The opening line of any piece is so crucial – it needs to tempt the reader in or tell them what’s going to follow. Or better still, do both.
Here are the opening lines of three essays written by apprentice pro footballers.
1. Ever wondered why some teams are so successful?
2. In football, the hardest job to nail down for a consistent period of time is the manager’s job.
3. One of the most important things in football is that everybody plays well together, as a team.
They are all quite good openings aren’t they? With some intrigue, or promise of interesting points to come.
Now have a look at the following opening lines. All written by experienced senior managers in British industry – educated to degree level, and on large salaries.
1. This course imagines the possibilities of design as a transformative revisioning of systems that matter.
2. The company strives to create a niche for itself through the quality of our work.
3. We believe that culture = behaviour + infrastructure, so will therefore very commonly set up/train up an ‘Irritant Eradication’ team who rigorously, methodologically and very quickly remove all of the infrastructural barriers to behavioural performance and replace them with things that will encourage and enable the required performance.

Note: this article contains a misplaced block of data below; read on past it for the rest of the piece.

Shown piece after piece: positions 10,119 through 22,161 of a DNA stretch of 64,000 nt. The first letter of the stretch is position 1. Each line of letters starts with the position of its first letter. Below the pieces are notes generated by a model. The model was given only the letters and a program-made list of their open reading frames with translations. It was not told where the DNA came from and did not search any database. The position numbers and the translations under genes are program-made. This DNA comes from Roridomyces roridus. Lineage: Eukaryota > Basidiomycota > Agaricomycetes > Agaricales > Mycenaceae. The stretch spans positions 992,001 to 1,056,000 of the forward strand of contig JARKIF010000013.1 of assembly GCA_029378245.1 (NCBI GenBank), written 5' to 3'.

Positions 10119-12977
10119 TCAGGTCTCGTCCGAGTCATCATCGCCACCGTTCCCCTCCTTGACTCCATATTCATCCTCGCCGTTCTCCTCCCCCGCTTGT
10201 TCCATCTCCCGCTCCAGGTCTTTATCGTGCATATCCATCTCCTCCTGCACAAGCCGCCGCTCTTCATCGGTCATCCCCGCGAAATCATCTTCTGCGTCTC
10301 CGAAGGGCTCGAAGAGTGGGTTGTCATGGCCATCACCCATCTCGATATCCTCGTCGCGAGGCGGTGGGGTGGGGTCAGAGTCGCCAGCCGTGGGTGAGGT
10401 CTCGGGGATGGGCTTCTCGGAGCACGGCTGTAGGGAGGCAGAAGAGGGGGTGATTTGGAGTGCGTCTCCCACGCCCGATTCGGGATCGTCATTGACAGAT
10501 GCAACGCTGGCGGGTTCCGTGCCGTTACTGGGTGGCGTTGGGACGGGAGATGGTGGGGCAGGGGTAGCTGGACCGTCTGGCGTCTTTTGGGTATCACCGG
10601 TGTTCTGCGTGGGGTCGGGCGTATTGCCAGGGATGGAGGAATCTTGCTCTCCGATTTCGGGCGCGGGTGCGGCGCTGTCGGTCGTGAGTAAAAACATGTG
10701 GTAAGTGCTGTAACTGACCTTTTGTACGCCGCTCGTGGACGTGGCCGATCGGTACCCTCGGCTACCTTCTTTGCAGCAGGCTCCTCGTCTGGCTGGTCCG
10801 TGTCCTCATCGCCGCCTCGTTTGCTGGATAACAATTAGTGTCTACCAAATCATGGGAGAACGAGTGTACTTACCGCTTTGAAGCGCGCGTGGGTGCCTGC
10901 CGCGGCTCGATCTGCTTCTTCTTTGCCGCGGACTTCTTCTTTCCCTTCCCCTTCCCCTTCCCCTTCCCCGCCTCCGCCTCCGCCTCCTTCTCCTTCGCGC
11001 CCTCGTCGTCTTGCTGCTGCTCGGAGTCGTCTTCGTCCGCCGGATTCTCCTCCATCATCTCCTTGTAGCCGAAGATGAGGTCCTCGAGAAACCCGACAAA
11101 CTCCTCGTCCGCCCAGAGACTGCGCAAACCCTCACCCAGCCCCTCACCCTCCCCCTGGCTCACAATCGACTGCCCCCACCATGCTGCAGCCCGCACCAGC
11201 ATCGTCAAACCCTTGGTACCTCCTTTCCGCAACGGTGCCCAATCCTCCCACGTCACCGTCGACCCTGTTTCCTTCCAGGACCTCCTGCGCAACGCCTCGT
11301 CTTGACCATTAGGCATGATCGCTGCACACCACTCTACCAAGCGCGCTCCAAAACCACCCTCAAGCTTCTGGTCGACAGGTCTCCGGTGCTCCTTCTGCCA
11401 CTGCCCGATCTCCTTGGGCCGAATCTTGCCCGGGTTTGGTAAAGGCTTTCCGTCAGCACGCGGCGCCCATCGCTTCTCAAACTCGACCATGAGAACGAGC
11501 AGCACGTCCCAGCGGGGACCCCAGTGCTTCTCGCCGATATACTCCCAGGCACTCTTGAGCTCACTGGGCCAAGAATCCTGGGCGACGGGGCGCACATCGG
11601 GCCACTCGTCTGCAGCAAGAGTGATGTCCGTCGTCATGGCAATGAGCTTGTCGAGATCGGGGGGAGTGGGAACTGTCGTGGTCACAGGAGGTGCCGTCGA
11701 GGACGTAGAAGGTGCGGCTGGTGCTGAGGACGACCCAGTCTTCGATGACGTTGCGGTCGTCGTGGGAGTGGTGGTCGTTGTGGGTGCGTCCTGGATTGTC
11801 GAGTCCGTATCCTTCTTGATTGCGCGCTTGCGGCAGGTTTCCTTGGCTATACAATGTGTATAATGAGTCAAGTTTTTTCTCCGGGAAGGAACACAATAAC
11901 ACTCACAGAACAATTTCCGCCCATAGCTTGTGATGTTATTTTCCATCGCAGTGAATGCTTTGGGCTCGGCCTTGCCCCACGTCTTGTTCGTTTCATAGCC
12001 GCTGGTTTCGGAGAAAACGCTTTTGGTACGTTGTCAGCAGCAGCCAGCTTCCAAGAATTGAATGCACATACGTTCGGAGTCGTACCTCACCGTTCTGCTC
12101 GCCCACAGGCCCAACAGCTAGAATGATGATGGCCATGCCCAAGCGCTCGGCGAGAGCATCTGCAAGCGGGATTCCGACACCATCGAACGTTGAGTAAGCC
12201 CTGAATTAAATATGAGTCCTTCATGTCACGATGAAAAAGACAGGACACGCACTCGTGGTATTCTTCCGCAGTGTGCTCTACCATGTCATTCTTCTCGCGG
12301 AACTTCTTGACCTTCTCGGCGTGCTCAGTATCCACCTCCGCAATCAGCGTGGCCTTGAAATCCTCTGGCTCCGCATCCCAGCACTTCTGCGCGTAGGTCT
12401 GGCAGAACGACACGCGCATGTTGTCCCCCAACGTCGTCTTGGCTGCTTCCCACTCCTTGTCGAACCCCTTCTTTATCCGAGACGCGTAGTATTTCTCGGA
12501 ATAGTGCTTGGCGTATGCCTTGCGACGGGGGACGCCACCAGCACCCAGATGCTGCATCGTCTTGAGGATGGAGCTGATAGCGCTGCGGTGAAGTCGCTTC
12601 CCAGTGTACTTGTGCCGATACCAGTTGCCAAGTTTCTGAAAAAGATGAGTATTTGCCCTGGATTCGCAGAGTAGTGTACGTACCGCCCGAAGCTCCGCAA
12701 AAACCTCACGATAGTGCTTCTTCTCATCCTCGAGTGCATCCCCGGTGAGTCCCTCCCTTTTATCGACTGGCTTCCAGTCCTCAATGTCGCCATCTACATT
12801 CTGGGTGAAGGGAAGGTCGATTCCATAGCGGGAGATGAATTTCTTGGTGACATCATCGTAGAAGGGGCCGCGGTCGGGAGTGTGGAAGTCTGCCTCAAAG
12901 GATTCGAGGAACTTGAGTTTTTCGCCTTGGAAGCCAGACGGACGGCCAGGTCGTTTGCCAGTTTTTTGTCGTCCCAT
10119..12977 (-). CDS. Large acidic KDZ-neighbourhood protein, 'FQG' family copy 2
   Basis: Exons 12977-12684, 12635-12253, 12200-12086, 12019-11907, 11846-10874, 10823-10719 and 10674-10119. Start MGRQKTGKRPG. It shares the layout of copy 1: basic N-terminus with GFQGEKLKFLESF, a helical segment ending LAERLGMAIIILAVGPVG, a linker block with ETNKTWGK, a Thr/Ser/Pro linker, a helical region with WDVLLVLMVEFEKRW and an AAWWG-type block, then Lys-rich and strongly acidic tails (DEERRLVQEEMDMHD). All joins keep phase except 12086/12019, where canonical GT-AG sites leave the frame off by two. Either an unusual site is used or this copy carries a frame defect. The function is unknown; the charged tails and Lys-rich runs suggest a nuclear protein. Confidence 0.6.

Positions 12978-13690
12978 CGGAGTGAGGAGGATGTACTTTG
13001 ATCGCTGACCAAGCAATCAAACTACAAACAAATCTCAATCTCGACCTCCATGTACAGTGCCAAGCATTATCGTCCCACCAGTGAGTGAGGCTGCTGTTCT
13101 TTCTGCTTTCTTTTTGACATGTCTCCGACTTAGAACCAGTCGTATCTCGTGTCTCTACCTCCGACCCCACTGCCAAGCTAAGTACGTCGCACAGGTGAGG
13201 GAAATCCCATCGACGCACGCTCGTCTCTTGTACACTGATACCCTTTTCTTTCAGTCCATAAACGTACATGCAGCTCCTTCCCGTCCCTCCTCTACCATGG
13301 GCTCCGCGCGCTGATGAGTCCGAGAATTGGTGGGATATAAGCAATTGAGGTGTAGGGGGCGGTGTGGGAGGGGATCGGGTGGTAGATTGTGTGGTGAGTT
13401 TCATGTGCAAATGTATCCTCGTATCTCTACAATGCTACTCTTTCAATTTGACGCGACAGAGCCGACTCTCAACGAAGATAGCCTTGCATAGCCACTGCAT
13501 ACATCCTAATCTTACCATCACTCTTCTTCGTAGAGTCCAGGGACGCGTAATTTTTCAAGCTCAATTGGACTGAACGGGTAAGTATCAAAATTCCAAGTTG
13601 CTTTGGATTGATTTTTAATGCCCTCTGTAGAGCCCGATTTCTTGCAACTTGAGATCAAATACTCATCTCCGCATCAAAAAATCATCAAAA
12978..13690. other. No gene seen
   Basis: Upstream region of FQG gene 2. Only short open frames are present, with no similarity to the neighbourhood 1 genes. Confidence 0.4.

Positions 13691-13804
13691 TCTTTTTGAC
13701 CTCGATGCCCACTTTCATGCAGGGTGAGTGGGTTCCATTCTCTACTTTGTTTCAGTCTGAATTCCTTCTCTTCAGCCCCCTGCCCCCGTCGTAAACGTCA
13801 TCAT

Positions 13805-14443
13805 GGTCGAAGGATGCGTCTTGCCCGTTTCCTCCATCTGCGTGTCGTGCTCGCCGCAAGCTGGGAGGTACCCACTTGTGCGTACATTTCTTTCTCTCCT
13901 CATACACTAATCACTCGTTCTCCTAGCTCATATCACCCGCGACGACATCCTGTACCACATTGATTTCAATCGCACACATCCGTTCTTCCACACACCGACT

The first one is trying to sell a university course to school students. The third is trying to sell management consultancy to growing businesses. And the middle one I’m afraid is typical of the sort of trite nonsense we see every day. The reader is not going to have any idea what any of them are talking about, and so will almost certainly read no further.
I thought about showing here how we’d rewrite them. But actually, there isn’t any point, as none of them contains the right information anyway, whether translated or not. So what are the communications skills our teenage wannabe footballers have that senior managers in business don’t?
My guess is that the footballers haven’t overcomplicated what’s required when writing something. They’ve followed their instincts and done exactly as the writing text books would tell them:
Think about what you want to say. Then say it in the clearest way possible.
There you have it. How to write your opening line. And if you can’t manage that, I can always give you the phone number of a trainee footballer who’d be glad to help.